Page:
Supreme delay: Why the nation's highest court puts off big decisions until the last moment

October 2, 2014 by Neil Schoenherr, Washington University in St. Louis

As the Supreme Court of the United States begins its fall 2014 session this month, it faces decisions on several "blockbuster" cases, including freedom of speech, religious freedoms in prison, pregnancy discrimination and a possible decision on gay marriage.

Just don't expect any of these decisions until next June, just before the court's session ends. New research from the Washington University in St. Louis School of Law finds big, or "blockbuster," cases are disproportionately decided at the end of June, just before the court's summer recess.

"We knew that more than 30 percent of the court's decisions are issued in June and more than half of those in the last week," said Lee Epstein, PhD, the Ethan A. H. Shepley Distinguished University Professor.

"We were surprised to find that such a disproportionately large number of the 'big' cases were decided so late," Epstein said.

Epstein is co-author, along with William Landes, PhD, of the University of Chicago and Judge Richard A. Posner, JD, of the U.S. Court of Appeals for the Seventh Circuit in Chicago, of "The Best for Last: The Timing of U.S. Supreme Court Decisions," forthcoming in the March 2015 issue of The Duke Law Journal.

The researchers analyzed 7,219 Supreme Court cases from 1946-2013. Using several measures to determine the significance of the cases, including front-page newspaper coverage and how often the decision was cited in later Supreme Court rulings, they confirmed that decisions on significant cases more often come at the very end of the term.

While the "big" cases were certainly more complicated and divisive—meaning they take longer to debate—the researchers found that this explained only part of the issue.

They pose three possibilities for late decisions on big cases.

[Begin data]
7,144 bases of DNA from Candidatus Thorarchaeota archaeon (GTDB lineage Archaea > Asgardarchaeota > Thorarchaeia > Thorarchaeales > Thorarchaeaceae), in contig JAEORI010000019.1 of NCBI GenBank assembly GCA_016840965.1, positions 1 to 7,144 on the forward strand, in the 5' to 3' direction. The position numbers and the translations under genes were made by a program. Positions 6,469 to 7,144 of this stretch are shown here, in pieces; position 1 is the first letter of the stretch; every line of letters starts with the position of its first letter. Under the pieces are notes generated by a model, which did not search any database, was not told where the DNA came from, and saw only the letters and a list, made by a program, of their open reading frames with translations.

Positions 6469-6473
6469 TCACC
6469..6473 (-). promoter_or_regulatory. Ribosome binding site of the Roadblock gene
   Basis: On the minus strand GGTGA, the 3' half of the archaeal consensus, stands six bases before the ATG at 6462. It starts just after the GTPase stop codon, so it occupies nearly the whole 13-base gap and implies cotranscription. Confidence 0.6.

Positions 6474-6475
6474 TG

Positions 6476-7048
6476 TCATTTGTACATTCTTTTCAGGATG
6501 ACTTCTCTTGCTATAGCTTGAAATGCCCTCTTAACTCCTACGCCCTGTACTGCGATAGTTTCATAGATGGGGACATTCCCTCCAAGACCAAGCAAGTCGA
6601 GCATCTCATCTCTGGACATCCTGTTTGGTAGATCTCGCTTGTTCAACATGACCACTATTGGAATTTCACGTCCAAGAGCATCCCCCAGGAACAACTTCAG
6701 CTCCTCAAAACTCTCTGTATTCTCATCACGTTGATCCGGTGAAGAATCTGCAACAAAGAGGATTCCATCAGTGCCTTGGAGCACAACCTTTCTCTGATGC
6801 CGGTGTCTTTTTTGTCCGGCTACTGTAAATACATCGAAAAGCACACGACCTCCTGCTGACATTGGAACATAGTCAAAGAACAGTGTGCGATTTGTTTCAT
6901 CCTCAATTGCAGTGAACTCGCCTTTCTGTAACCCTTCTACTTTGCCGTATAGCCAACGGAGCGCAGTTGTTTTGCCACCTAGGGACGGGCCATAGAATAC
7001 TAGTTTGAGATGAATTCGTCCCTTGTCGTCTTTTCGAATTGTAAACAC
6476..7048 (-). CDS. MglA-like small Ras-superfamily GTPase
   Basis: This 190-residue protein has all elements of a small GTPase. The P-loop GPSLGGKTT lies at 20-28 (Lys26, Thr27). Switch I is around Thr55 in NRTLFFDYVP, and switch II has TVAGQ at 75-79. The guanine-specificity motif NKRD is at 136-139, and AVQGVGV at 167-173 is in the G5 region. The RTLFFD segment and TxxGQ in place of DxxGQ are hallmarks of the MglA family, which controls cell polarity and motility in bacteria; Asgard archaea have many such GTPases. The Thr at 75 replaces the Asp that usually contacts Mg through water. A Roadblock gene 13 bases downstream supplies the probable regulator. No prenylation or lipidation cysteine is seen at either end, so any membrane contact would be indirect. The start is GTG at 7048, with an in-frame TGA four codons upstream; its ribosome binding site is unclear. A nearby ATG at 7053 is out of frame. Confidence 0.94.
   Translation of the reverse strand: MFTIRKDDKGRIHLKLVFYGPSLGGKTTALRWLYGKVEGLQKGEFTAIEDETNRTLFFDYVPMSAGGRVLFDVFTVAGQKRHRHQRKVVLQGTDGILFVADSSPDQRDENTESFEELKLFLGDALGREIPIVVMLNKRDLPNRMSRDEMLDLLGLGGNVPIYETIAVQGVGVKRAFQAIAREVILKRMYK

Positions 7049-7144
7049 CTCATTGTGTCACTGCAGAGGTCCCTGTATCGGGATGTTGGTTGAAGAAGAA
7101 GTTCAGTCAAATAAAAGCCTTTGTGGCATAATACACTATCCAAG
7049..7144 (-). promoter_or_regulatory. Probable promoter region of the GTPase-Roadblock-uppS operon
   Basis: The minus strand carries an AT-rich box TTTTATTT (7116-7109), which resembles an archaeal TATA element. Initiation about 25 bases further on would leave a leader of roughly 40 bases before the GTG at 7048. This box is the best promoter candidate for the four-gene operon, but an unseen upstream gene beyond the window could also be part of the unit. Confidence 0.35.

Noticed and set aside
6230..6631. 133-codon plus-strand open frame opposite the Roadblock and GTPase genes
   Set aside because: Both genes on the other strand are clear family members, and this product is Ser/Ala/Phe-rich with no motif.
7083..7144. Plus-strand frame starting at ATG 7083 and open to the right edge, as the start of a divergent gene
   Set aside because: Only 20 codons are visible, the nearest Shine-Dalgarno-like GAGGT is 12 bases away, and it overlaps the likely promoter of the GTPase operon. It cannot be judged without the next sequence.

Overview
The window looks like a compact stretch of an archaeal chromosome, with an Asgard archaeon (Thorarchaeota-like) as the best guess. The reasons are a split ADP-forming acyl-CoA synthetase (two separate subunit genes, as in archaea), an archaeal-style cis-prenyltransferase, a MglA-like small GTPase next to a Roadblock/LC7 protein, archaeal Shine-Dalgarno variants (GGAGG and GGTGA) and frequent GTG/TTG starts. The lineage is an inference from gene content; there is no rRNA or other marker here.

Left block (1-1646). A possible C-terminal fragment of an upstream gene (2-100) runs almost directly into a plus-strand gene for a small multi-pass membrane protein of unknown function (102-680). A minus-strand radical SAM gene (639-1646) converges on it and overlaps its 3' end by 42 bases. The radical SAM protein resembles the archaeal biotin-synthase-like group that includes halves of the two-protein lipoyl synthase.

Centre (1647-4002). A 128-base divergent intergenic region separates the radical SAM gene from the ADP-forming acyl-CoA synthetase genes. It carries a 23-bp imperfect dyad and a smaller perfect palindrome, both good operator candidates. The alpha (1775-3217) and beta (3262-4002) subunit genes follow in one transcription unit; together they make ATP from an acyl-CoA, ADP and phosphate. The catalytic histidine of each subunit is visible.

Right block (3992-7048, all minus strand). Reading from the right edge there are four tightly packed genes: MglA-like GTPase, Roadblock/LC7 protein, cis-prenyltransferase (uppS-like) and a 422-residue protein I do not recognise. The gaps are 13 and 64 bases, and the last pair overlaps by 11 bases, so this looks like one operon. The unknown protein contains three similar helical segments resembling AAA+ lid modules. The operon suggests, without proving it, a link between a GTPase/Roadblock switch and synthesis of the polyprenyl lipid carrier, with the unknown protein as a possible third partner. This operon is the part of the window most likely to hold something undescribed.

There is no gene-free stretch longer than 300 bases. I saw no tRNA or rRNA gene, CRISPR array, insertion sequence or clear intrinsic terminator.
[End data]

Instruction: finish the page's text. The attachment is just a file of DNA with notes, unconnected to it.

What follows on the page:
The first centers on legacy and reputational concerns.

When writing what they think will prove to be major decisions, the justices take more time polishing (or, as the researchers point out, making their law clerks polish, since these days law clerks do most judicial writing even in the Supreme Court) until the last possible moment. The hope is promotion of their own reputation, since the important cases will continue to be remembered, discussed and cited long after they are decided.

A second possible explanation is that the justices delay certain decisions for public relations reasons.

The close proximity of decisions in the most important cases may tend to diffuse media coverage and other commentary of any particular case, and thus spare the justices unwanted criticism. But the opposite effect is possible: the expectation of a crowd of important cases at the end of the term can increase media attention.

Finally, though related to the second explanation, the justices, most of whom have busy social schedules in Washington, D.C., may want to avoid tensions at their social functions by clustering the most controversial cases in the last week or two of the term—that is, just before they leave Washington for their summer recess.

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